Next episode of my #dev-diary for #ngipointer. E01 about private messages and (re-)indexing was here.
The theme for this one is EBT, live streaming, muxrpc and how abstractions can haunt you. Since my work mostly revolves around #go-ssb, this will be quite #golang specific but I will try to make it entertaining for everyone.
Recapping the current state of go-ssb always strains me. There is a lot of If I wanted it would do X already nested inside hidden gotchas. Or simply areas where I hoped to get more help from others or just underestimated the involved complexities myself and couldn't get it done.
One central area for ssb is what we call live streaming. This usually means, forwarding messages as they arrive. You can do
createHistoryStream --id @theFeed --live (or the JS version of it) and it would keep printing messages of that feed for forever. Network outages would introduce a delay but once it recovers, new messages are displayed as soon as the local bot verified and ingested them. The databases also support this concept, which means that you can open a query for a thread or gathering and new updates trickle in as they permeated the network. Building reactive things with this is very neat (iff the UI is build so that it doesn't flicker but let's not go there here and now).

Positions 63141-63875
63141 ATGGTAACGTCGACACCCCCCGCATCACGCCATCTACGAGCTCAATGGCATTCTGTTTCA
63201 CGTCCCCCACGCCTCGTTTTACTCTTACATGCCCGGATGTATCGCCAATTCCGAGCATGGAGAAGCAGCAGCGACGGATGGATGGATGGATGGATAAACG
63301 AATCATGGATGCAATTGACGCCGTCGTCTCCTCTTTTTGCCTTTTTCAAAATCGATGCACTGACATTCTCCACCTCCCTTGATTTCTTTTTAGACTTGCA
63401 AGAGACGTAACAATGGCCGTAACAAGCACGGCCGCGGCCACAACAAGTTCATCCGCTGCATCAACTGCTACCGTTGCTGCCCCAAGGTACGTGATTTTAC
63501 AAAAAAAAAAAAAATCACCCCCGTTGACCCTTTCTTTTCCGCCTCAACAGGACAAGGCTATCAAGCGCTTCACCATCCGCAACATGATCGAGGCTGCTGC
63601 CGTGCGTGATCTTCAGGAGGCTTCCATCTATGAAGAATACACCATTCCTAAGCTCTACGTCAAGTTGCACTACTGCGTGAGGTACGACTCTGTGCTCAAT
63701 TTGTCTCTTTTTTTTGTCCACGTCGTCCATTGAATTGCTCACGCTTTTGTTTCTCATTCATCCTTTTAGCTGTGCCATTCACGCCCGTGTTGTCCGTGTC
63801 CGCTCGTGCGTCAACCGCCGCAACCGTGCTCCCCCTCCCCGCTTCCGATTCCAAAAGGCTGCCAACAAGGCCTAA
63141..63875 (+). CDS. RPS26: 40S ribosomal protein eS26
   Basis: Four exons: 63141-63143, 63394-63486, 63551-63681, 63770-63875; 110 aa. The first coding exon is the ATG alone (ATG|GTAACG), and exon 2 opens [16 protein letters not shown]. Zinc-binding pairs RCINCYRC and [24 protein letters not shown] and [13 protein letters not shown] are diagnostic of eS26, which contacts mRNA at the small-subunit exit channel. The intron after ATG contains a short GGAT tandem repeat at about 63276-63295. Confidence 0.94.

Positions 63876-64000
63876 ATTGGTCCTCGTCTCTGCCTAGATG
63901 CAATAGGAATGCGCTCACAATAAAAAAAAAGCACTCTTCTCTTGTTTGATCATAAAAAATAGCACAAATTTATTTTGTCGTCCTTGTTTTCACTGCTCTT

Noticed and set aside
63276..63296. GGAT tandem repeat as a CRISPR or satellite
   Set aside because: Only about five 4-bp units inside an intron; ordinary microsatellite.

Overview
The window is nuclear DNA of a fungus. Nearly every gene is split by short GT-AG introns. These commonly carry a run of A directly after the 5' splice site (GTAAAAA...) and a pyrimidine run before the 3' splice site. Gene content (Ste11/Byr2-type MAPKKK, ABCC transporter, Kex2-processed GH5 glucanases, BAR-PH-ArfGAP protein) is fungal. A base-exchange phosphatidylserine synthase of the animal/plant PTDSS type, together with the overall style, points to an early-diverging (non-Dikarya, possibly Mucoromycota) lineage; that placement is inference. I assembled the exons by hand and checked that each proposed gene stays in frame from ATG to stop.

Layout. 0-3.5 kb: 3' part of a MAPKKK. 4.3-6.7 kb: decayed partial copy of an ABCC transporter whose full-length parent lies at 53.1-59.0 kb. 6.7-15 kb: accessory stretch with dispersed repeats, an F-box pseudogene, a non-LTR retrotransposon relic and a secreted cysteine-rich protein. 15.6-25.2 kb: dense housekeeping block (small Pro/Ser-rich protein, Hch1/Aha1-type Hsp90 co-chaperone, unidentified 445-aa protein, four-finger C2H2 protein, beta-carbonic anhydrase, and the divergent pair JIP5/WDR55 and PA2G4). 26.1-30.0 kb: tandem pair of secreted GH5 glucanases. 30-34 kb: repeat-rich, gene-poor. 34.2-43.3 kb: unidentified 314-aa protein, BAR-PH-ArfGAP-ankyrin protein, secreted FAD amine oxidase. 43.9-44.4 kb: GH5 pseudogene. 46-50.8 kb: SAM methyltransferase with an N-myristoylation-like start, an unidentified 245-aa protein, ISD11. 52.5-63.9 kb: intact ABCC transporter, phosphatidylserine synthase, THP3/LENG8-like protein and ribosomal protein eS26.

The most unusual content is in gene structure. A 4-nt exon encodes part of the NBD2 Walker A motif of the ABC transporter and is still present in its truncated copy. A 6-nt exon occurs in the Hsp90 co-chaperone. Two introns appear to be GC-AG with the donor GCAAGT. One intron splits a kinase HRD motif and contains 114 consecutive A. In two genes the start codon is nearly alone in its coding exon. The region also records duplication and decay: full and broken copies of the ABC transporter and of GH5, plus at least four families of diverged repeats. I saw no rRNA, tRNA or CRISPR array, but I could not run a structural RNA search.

Now, how does this relate to go-ssb? Well, as you might have guessed it doesn't do it live. Conceptually the flumedb-port (margaret) supports live-queries but the legacy replication doesn't use it. Which means that it has to fire-and-forget the replication calls over and over, essentially making it a polling solution. Mostly because doing it live introduces a hefty overhead to juggle 15-20k individual queries, one for each feed.
About 11 month ago, when I was still working for planetary, I tried to re-write this central piece of infrastructure and tried to come up with hacks so that the overhead is smaller. I also wrote a new kind of test-suite for multiple sbots to connect and let messages trickle across different network setups like 1 to N fan-out scenarios, making sure that messages appear before a certain timeout.
The muxrpc re-write sadly turned into a disaster and it's name (SunkenSource) shall never be spoken of again. It was the leakiest and most unstable code I ever produced. Deadlines hamper with code quality a lot.
Now, a year later, I'm tasked with implementing EBT for NGI. And one central thing in EBT, apart from reducing do you have newer then X? overhead is that it's all live. So.. let's see what I came up with this time in the next post.